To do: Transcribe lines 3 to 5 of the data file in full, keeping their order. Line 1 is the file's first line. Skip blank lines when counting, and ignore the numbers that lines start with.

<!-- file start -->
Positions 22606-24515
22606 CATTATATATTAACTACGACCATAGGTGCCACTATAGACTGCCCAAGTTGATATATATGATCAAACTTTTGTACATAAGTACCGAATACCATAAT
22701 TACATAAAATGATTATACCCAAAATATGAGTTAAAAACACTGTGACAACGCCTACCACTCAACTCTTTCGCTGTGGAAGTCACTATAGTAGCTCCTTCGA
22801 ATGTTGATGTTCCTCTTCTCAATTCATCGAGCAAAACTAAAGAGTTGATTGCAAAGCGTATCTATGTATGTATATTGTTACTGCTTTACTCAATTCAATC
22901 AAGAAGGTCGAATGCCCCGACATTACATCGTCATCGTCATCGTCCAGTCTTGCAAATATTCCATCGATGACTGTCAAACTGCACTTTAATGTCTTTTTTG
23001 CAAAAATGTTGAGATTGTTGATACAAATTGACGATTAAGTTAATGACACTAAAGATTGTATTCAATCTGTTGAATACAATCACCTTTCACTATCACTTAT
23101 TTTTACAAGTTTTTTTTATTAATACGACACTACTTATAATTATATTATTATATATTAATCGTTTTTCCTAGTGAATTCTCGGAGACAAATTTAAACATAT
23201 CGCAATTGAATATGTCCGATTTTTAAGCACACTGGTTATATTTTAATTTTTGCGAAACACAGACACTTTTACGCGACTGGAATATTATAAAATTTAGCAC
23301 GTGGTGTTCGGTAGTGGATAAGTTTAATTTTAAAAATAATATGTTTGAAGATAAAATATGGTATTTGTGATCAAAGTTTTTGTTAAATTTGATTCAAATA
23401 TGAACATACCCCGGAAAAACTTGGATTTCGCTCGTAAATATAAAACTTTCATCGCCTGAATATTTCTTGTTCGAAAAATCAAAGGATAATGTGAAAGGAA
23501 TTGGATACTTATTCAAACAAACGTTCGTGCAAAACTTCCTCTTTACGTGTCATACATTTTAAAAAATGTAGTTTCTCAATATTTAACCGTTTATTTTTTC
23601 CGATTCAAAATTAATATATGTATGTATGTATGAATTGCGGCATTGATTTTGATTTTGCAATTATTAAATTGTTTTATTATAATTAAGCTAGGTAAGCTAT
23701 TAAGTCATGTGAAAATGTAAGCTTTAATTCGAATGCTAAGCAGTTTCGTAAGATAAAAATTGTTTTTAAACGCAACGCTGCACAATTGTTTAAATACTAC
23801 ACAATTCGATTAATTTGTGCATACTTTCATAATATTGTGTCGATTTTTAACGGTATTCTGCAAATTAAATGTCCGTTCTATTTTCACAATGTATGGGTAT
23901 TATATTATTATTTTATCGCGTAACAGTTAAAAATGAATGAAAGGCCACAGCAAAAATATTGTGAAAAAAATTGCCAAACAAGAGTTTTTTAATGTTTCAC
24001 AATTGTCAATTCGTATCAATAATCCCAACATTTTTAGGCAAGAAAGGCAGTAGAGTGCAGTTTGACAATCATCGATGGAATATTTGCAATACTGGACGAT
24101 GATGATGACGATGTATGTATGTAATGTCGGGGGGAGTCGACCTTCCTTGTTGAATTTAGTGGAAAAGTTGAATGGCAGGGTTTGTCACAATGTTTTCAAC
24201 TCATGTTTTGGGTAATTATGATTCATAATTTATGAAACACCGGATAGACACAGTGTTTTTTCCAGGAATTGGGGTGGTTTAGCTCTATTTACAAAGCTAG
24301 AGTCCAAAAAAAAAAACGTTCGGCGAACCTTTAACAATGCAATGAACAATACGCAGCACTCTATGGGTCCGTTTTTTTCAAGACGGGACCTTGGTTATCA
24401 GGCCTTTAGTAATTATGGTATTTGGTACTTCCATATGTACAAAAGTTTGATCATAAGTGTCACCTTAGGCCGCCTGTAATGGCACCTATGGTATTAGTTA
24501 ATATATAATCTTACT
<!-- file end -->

22701 TACATAAAATGATTATACCCAAAATATGAGTTAAAAACACTGTGACAACGCCTACCACTCAACTCTTTCGCTGTGGAAGTCACTATAGTAGCTCCTTCGA
22801 ATGTTGATGTTCCTCTTCTCAATTCATCGAGCAAAACTAAAGAGTTGATTGCAAAGCGTATCTATGTATGTATATTGTTACTGCTTTACTCAATTCAATC
22901 AAGAAGGTCGAATGCCCCGACATTACATCGTCATCGTCATCGTCCAGTCTTGCAAATATTCCATCGATGACTGTCAAACTGCACTTTAATGTCTTTTTTG